The public debate would achieve a paradigm shift were those who advocate for limited government to perceive a similar overreach of transnational corporations: too much control concentrated in the hands of too few (and vice versa).

The reality is this: There is a proportional relationship between the growth of government and the growth of corporate dominance.  Big Government is funded by Big Lobby. It’s no secret that elected officials who achieve lobbyists’ objectives often receive lucrative private-sector job offers upon completion of their term. Take Sen. Phil Gramm and his wife, Wendy, chief architects of the deregulation of the energy industry (think Enron), the commodities market (the food crisis) and the financial services sector (precipitating the taxpayer-funded bank bailouts). Sen. Gramm and his wife are but two examples of public servants profiteering from the corporate hands that feed them. This suggests that term limits could just as easily speed up the revolving door between public service and the private sector. Nothing will change until Americans believe it is personally up to them to pay attention — specifically, to the voting record of our representatives and to what type of industry these individuals hail from or transition into after their term ends.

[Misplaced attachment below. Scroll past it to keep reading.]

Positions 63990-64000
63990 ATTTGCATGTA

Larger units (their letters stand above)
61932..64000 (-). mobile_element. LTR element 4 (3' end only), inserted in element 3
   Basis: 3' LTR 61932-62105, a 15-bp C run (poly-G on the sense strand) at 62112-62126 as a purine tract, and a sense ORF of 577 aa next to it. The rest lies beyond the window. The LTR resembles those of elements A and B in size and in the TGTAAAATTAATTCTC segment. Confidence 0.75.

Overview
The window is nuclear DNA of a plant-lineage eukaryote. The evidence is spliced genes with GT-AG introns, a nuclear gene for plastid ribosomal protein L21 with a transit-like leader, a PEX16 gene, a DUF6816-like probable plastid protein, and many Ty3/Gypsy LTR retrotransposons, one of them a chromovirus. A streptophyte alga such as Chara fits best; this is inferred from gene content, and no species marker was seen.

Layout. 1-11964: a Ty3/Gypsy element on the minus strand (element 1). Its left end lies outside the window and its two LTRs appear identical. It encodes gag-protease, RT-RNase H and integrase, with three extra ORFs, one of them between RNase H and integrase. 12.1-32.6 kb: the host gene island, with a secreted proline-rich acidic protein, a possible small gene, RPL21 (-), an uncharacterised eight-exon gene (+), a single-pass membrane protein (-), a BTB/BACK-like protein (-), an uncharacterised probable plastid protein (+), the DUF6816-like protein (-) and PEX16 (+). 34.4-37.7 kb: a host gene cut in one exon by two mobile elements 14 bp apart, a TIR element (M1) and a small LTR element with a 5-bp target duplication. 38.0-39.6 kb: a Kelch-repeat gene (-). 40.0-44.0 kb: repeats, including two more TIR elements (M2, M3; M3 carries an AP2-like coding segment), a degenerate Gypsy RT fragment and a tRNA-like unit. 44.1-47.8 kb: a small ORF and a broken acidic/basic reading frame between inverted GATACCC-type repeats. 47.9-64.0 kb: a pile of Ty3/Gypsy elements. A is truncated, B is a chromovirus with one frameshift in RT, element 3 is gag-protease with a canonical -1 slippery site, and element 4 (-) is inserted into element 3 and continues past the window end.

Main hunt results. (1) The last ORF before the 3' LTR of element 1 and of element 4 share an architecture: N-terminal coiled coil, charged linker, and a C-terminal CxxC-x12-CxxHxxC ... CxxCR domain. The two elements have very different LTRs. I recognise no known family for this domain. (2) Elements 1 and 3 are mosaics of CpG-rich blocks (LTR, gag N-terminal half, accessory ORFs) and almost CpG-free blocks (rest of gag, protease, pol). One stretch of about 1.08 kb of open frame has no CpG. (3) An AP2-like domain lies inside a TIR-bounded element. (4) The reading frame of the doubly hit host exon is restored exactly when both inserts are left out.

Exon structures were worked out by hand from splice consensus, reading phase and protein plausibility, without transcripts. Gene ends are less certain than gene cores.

In three words: Follow the money.